Trade Bodies Express Concern Over ‘Onerous’ Directives Of CERT-In

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Global business associations write to CERT-In DG, seek delay in the effective date of the new directives issued by the agency

The trade bodies have urged the government to engage in dialogue with relevant stakeholders before formulating its policies

The recent directives issued by the CERT-In may make it more difficult for companies to do business in India: Trade associations

A host of global business associations have expressed concerns over the ’onerous’ directives issued by the Indian Computer Emergency Response Team (CERT-In) recently. 

In a letter to Sanjay Bahl, the director general of CERT-In, which was seen by The Economic Times, the business associations stated that the recent directives issued by CERT-In could have a ‘detrimental impact on cybersecurity’ for organisations that operate in India. It further added that these requirements may also make it more difficult for companies to do business in India.

The letter was signed by organisations such as the US Chamber of Commerce, the US-India Business Council, the US-India Strategic Partnership Forum, techUK, among others.

”This will create a disjointed approach to cybersecurity across jurisdictions, which in turn will undermine the security posture of India and its allies in the QUAD nations, Europe and beyond,” it added.

The matter at the centre of debate is the mandatory requirement of reporting cybersecurity incidents within a 6-hour timeline. Other areas of concern highlighted by the trade bodies include the mandate to furnish sensitive logs to the watchdog in the event of a cyberattack and the requirement for virtual private network (VPN) providers to retain subscriber information for at least 5 years after the cancellation of service by users.

“If left unaddressed, these provisions will have a significant adverse impact on organisations that operate in India with no commensurate benefit to cybersecurity”, the letter added.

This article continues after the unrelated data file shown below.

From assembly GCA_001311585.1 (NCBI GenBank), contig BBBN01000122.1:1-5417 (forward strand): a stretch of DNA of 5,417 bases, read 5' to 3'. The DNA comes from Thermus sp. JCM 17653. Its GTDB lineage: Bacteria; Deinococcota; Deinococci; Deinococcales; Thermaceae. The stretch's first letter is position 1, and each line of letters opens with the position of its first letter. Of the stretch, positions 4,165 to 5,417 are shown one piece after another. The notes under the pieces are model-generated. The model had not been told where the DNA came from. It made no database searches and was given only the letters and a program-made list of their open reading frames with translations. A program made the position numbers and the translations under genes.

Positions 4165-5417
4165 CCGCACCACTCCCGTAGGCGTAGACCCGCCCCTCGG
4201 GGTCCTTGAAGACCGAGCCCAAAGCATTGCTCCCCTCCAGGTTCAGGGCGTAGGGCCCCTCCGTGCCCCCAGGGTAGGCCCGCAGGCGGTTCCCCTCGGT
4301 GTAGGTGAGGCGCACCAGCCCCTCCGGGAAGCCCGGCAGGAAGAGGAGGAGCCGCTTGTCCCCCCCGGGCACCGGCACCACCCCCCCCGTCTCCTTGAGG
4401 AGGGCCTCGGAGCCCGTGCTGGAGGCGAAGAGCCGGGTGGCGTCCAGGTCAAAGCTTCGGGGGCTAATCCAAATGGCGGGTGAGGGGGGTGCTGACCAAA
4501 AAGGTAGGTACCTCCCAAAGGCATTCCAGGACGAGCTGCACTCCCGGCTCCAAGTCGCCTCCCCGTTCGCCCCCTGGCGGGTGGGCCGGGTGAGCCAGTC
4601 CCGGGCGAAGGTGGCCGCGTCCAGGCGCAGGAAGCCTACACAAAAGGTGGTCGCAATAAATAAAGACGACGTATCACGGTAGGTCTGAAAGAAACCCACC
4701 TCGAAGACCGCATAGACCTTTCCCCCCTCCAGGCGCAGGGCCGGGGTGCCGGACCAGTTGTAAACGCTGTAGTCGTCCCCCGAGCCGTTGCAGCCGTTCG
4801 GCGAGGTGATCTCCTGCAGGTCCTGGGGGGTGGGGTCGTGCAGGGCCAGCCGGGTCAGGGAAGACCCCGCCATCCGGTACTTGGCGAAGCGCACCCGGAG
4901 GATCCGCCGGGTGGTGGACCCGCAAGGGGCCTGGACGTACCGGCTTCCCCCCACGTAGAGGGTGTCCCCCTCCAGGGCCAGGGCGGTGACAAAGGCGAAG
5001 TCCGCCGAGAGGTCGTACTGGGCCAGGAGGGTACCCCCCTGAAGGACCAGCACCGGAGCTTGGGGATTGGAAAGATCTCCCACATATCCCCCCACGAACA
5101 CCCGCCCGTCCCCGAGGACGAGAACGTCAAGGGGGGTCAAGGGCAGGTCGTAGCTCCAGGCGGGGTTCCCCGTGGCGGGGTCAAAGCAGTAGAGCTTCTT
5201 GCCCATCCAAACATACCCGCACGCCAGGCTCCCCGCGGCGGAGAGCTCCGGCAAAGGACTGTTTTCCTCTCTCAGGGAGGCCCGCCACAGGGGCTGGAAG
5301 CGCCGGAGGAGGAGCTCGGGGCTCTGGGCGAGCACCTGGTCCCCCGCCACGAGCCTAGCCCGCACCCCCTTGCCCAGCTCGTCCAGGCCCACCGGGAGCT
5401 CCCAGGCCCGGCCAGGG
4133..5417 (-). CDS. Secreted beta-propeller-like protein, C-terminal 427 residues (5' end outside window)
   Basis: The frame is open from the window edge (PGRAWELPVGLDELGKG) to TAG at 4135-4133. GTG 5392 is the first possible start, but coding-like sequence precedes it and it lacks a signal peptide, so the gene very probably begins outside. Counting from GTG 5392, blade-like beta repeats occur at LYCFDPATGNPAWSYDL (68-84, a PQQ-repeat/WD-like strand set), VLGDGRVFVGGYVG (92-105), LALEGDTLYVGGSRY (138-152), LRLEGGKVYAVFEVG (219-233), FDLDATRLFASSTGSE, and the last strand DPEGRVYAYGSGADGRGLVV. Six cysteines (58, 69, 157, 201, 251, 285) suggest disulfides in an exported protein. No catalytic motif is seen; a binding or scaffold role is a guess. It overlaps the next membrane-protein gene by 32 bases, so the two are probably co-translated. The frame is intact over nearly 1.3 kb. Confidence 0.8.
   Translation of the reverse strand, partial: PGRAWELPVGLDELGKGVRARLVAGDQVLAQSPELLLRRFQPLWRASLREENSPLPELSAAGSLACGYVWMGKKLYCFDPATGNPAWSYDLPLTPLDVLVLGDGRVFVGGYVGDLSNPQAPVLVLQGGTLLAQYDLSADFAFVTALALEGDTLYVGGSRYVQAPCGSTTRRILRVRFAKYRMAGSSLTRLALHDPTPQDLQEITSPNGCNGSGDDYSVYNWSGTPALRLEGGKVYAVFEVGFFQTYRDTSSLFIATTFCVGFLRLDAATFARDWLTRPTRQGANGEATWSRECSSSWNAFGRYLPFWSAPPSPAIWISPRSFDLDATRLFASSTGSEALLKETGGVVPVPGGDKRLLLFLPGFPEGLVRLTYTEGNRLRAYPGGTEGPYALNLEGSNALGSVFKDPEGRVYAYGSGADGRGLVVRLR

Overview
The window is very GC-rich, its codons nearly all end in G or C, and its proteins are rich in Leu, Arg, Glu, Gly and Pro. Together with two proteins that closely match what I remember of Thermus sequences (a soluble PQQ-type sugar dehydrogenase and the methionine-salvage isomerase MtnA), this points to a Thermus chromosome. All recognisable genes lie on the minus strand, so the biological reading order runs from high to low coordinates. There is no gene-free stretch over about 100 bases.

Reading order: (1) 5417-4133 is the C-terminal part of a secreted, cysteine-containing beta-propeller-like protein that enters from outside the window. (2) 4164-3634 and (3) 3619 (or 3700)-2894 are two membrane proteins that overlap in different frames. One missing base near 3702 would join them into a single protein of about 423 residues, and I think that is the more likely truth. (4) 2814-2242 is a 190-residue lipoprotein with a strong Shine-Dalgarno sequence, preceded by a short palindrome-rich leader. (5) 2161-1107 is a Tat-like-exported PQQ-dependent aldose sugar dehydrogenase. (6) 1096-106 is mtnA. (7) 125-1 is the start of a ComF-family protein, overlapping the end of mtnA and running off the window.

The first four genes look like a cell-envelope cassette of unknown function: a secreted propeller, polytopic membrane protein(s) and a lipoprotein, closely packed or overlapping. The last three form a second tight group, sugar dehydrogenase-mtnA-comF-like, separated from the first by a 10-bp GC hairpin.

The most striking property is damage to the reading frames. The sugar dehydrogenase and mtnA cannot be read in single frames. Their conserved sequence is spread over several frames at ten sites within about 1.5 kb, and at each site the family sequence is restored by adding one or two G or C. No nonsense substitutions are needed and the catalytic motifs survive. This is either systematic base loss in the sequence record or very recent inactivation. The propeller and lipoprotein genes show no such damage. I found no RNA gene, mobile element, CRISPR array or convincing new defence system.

The trade bodies also urged the government to reconsider the cyber incident reporting time and increase it to 72 hours from the current 6 hours. The associations also raised concerns regarding maintenance of ‘voluminous’ data, citing increased costs to the company.

“The technical requirements put forward in the directive will make cybersecurity worse, not better. The sheer volume of information required, wasted resources and fragmented approach will damage the global cybersecurity ecosystem and make us all less safe”, said one of the signees. 

The associations that signed the letter belonged to a host of sectors and from a slew of countries such as the US, the UK and the EU. The bodies urged the government to engage in dialogue with relevant stakeholders before formulating its policies. 

“We look forward to engaging with you further regarding these concerns and respectfully encourage you to delay the effective date of the directive and the associated implementation requirements for the underlying provisions until further consultations with stakeholders have taken place,” they said. 

The latest directives of CERT-In have received criticism from many quarters. Many have pointed out that journalists and whistleblowers use VPNs, and furnishing activity logs could endanger their lives. Another set of new regulations that mandate reporting of cyber attacks within six hours has also been in the line of fire from industry experts. This new direction will come into effect from June 27. 





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